On the season three premiere of Parts Unknown, Anthony Bourdain travels to Punjab in Northern India near the border with Pakistan. When Bourdain told Eater in a previous interview that Punjab was a "shot rich environment" resulting in an "amazing looking" episode, he wasn't overselling. The season premiere on Punjab is a looker with bright colors, dynamic crowd scenes, and stunning landscapes.
Food-wise, the theme of the episode is Bourdain eating vegetarian cuisine and not complaining about it. "If this was what vegetarianism meant in most of the places that practice it in the West," he explains, "I'd be at least half as much less of a dick about the subject." Along with the food, Bourdain also delves into the Sikh religion, British colonial rule in India, and the post-colonial aftermath. He also rides a train into the Himalayas, rests on a former maharaja's bedroom, and takes a death-defying taxi ride up a mountain. And now, on to the Quotable Bourdain; feel free to add your picks in the comments below.
1. On where to find good food: "In Amritsar they have a saying: The best food isn't cooked in people's homes, you find it on the streets."
2. On the local cuisine: "Punjabis are known for their adventurous spirit, as brave warriors spread throughout the world bringing great food with them. Much of the good stuff we refer to simply as 'Indian food' comes from here."
3. On the nearby border with Pakistan: "It remains a potential flashpoint for conflict, but that's easy to forget when you first smell the food."
4. On eating at a dhaba, or side of the road food stall: "See Tony eat vegetables and like it."
5. More on vegetarian cuisine: "You eat around this part of the world, Punjab in particular, get used to eating a lot vegetarian. And India is one of the few places on Earth where, even for me, that's not a burden."
6. On the local cooking style: "In Punjab, meat or no meat, you're almost guaranteed a free for all of intense colors, flavors, and spices."
7. What Punjabi vegetarian food gets right: "Unlike some of the joyless vegetarian restaurants in my sad experience, vegetables here are actually spicy, all taste different, different textures, and served with extraordinarily good bread ... It's a whole different experience."
8. On what it takes to change his mind about vegetarian cooking "If this was what vegetarianism meant in most of the places that practice it in the West, I'd be at least half as much less of a dick about the subject."
9. On having a flashback: "I did high school wrestling so I could get out of gym class. I was a dirty, dirty fighter."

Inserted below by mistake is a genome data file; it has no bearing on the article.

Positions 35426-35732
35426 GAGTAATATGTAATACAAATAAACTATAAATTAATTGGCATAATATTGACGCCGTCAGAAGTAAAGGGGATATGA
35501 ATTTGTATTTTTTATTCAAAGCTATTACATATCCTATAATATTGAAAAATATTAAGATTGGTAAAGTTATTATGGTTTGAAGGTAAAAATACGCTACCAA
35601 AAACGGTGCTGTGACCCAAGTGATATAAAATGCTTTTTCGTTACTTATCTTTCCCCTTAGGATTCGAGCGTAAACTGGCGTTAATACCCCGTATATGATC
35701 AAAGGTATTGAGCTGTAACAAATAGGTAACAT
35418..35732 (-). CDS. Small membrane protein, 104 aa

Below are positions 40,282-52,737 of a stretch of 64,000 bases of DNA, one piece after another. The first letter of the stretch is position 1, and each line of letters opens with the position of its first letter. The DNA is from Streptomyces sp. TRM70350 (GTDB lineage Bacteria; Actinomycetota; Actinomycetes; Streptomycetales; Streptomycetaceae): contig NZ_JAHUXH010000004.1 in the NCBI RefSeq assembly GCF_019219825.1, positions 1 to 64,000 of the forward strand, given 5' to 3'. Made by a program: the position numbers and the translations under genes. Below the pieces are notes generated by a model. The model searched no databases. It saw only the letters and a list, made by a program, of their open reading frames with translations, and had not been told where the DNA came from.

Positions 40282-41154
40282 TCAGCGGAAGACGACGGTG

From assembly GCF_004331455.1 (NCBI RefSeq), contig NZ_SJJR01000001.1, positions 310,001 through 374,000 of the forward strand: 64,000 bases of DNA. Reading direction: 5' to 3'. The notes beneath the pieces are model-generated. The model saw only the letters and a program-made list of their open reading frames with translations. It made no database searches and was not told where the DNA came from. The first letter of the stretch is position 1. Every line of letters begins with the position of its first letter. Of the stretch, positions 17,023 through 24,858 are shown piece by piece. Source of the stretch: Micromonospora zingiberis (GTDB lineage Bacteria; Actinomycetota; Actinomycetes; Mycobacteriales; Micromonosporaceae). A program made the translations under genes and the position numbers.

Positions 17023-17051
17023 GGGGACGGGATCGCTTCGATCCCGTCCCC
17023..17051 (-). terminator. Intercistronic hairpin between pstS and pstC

10. On a local specialty: "Want something good? Really, really good when in Amritsar? Something local, regional, iconically wonderful? You can't say you've had the Amritsar experience until you've had a little kulcha in your life ... a perfect little flavor bomb of wheat dough pressed against the side of a very hot clay oven, slathered with butter, and served with a spicy chole, a chickpea curry, on the side. Did I mention the butter?"
11. One of Bourdain's local dining companions on how important food is to the region: "Food is religion here."
12. On finding tandoori chicken: "I gotta score some animal protein. It's time. I've been going all Morrissey for like two days now and frankly that's enough. I need chicken."
13. On Indian television and movies: "Everybody dances and sings. I don't get it."
14. On being a hungry on the train to the Himalayas: "I'm guessing there ain't a Shoney's or a PF Chang's on the way."
15. On Colonel Barog, the British engineer charged with building the train line to the Shimla: "When he realized the two ends of this tunnel didn't meet in the middle, he shot himself. It's the kind of personal accountability I'd like to see more of frankly. Or is that just me?"
16. On the legacy of British buildings and traditions in Shimla: "One can be forgiven for maybe briefly forgetting what it took to build this lost kingdom and how much the world has changed around it."
17. On eating a vegetable and yogurt curry in the Himalayas: "Vegetables again? Surprisingly, not a problem ... This is one of the few places in the world where I could eat vegetarian every day and still be happy."